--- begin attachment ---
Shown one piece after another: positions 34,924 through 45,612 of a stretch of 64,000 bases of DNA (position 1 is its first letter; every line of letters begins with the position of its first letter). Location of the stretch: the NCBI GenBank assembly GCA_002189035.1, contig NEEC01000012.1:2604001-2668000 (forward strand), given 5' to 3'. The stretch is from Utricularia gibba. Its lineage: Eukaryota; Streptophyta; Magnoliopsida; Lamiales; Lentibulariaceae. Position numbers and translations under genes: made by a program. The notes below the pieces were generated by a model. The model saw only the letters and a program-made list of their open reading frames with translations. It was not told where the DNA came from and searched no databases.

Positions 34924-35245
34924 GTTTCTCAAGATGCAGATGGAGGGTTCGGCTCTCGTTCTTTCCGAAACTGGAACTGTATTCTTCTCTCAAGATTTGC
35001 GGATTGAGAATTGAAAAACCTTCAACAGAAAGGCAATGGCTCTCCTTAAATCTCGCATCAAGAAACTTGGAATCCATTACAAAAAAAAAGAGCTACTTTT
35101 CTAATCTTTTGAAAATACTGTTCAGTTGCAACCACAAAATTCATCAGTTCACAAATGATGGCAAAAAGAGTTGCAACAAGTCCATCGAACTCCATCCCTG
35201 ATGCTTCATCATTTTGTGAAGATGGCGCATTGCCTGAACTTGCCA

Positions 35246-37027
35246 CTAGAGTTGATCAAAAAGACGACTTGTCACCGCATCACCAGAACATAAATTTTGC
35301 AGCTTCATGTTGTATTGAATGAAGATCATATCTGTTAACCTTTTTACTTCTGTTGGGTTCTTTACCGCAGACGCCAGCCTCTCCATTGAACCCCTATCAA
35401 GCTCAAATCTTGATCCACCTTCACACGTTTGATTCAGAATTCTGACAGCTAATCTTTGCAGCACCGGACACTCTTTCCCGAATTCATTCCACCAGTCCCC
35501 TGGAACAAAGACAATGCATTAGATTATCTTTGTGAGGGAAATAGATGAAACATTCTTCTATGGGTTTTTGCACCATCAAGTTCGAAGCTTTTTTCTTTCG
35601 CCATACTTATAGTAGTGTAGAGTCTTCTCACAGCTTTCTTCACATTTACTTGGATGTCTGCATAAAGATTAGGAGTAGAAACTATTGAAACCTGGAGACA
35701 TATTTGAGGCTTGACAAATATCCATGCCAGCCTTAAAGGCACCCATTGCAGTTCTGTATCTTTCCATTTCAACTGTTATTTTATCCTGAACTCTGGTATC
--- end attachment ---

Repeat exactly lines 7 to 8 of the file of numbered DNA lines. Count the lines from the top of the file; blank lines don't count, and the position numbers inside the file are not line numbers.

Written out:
Positions 35246-37027
35246 CTAGAGTTGATCAAAAAGACGACTTGTCACCGCATCACCAGAACATAAATTTTGC